Referring to FIGS. 4A through 4C, the operation of the display driver interface manager 16 after initialization is explained. In a simplified sense, the display driver interface manager 16 processes API messages received from the operating system 12 in one of two ways: either as commands intended for normal operation of a display driver; or as a signal to switch between the original display driver 18 and the current alternate display driver 20. The former API messages are the result of the normal operation of the operating system 12 and its applications, while the later API messages are a result of the operation of the switch control subsystem 22. In general, API messages are passed from the operating system 12 to display drivers (of which the display driver interface manager 16 is one example) by making calls to a set of standard routines which valid display driver implementations are expected to provided. For the purpose of describing the operation of the display driver interface manager 16 in a Microsoft CE embodiment, two of these standard routines, DrvEscape and DrvEnablePDEV, may be considered separately while treating the remaining processes together as a whole requiring similar if not identical processing. As will be shown hereafter, calls made by the operating system 12 to the DrvEscape routine are used in a specific manner to effect the switch between original and alternate display drivers 18, 20.

Referring first to FIG. 4A, the processing for every API message begins with the operating system issuing the API message to the display driver interface manager (Step AA) by calling one of its supplied routines. If the message did not arrive as a result of a call to either DrvEscape or DrvEnablePDEV (Steps AB and AC), then the display driver interface manager 16 may optionally perform some internal processing (Step AE) before passing the message on to either the original or the alternate display driver. The determination of which driver to use is controlled by the current state of an internal switch variable. At any point in time, the switch state variable may take on only one of two values; either SWITCHED, indicating that the alternate display driver is currently selected, or UNSWITCHED, indicating that the original display driver is currently selected. If the switch state is UNSWITCHED (Step AF) indicating that the original display driver is currently selected, and if the value of the pointer to the surface object argument of the API message is not NULL as indicated by the result of the test at Step AG, then a conversion between the display driver interface manager's surface object pointer “(PSP)” and the surface object pointer “(OSP”) for the original display driver is accomplished (Step AH). If the result of the test at Step AG indicates a NULL value for the surface object argument, a conversion is not required and the surface object pointer conversion process is skipped. The API message (possibly with its converted surface object pointer) is then forwarded to the original display driver (Step AI), and the result received from the forwarding operation is returned to the operating system 12 (Step AM).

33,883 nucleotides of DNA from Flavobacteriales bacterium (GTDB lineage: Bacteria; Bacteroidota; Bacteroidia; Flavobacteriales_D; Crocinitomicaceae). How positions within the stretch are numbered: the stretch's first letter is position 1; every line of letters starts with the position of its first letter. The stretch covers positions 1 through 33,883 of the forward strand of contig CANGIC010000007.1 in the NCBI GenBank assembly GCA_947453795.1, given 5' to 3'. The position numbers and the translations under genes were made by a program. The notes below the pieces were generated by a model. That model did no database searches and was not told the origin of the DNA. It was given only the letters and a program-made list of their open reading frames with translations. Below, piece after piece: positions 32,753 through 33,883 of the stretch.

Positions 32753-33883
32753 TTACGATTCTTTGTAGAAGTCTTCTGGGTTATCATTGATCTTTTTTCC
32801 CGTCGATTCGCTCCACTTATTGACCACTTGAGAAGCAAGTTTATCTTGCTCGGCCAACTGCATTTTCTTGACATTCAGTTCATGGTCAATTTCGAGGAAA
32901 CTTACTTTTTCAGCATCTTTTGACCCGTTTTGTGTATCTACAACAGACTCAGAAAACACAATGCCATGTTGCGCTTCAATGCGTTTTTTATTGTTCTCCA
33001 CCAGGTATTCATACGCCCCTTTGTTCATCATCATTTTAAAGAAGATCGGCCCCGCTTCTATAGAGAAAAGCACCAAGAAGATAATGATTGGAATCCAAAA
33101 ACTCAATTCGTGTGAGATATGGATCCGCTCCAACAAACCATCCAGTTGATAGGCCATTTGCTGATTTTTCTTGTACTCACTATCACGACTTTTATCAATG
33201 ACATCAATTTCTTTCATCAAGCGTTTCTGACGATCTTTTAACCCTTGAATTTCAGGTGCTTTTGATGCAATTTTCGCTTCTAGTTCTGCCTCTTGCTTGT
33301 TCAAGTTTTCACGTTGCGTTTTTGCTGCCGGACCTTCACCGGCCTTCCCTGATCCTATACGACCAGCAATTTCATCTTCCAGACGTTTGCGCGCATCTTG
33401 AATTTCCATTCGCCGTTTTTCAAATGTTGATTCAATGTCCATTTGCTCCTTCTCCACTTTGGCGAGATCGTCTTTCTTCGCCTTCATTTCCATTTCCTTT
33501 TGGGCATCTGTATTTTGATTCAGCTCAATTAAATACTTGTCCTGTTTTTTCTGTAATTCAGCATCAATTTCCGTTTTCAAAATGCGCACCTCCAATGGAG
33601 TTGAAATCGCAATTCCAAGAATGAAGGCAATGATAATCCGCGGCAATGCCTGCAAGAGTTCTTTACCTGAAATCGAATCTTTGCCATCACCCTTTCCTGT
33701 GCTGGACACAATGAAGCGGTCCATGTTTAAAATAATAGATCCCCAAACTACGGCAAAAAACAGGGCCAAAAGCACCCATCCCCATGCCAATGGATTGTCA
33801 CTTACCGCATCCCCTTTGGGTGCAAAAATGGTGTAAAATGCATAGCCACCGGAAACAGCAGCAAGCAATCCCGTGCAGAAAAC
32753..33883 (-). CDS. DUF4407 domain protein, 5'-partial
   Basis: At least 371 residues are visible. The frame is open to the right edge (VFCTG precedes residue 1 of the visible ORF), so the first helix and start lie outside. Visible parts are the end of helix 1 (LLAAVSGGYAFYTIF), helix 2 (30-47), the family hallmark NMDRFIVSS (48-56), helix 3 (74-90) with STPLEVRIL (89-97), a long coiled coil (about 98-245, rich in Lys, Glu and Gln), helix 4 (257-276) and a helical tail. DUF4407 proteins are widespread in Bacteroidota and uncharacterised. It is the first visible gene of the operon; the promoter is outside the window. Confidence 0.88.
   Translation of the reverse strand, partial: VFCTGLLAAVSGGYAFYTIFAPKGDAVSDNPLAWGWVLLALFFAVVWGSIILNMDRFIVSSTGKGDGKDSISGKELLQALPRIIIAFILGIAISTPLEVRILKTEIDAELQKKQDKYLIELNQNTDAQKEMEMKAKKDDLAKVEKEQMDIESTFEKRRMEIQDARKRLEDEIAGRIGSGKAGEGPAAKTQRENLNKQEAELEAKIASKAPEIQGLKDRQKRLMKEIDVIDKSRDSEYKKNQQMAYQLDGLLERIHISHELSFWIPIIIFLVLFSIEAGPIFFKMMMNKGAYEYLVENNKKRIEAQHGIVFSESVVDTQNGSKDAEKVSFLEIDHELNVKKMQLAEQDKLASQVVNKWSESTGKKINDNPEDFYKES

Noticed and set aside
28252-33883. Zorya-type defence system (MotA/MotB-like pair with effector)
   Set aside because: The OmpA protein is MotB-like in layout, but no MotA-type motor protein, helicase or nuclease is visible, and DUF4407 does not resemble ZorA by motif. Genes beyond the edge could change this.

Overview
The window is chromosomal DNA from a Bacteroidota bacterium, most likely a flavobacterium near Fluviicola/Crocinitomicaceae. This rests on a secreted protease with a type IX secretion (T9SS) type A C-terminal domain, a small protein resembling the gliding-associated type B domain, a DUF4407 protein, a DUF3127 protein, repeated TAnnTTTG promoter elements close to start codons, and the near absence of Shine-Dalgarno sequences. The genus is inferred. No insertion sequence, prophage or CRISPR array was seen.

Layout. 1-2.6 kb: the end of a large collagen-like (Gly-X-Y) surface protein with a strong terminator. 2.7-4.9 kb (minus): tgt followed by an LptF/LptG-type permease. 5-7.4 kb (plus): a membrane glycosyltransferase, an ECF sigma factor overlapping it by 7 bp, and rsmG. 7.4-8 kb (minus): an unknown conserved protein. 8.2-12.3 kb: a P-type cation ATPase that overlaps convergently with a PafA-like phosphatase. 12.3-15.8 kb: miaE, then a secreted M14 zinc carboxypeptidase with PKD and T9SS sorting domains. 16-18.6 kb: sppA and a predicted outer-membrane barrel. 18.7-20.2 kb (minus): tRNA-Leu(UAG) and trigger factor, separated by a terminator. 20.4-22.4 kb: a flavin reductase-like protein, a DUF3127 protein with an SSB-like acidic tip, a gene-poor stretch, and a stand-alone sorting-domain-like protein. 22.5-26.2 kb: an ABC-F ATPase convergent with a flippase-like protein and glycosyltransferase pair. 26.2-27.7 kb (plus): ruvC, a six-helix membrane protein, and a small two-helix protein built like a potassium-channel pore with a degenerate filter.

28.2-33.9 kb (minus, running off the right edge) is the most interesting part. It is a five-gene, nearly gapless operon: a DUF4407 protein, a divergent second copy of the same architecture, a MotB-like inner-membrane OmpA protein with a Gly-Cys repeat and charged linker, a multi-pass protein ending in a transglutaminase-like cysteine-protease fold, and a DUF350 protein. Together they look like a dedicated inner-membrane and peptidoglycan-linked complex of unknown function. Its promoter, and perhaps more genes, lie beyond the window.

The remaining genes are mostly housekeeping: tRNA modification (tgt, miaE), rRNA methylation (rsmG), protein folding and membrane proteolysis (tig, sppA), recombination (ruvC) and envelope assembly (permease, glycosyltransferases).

Referring back to Steps AJ, AK, AL and AM) of FIG. 4A, if the state of the switch variable is determined to be SWITCHED indicating that the alternate display driver is currently selected, then operations (Steps AJ, AK, AL and AM) for the alternate display driver are performed analogous to those described for the original display driver (Steps AG, AH and AM).

Referring back to Step AB of FIG. 4A, if the API message is received as a result of a call to the display driver interface manager 16 DrvEscape routine, then processing continues as illustrated at point BA of FIG. 4B. Referring now to FIG. 4B, the API message is further examined to determine if it is a rotate screen message (Step BB). If it is, then the state 30 of the global flag 32 shared between the display driver interface manager 16 and the switch control subsystem 22 is tested (Step BC), and if the state 30 is SET, then the process has determined that this API message may represent a command to switch to either the original display driver or to the alternate display driver, as determined by the value of the rotate message argument. The argument is tested for a value of 90 degrees (Step BD) which if true causes the internal switch variable to be set to a SWITCHED value (Step BE). Referring again to Step BD, if the value of the argument is not 90 degrees, it is further tested (Step BF) for a value of 0 (zero) degrees, which if true causes the value of the internal switch variable to be set to an UNSWITCHED value (Step BG). Following a switch, either to the original or the alternate display driver, processing continues at point AD in FIG. 4A as previously described.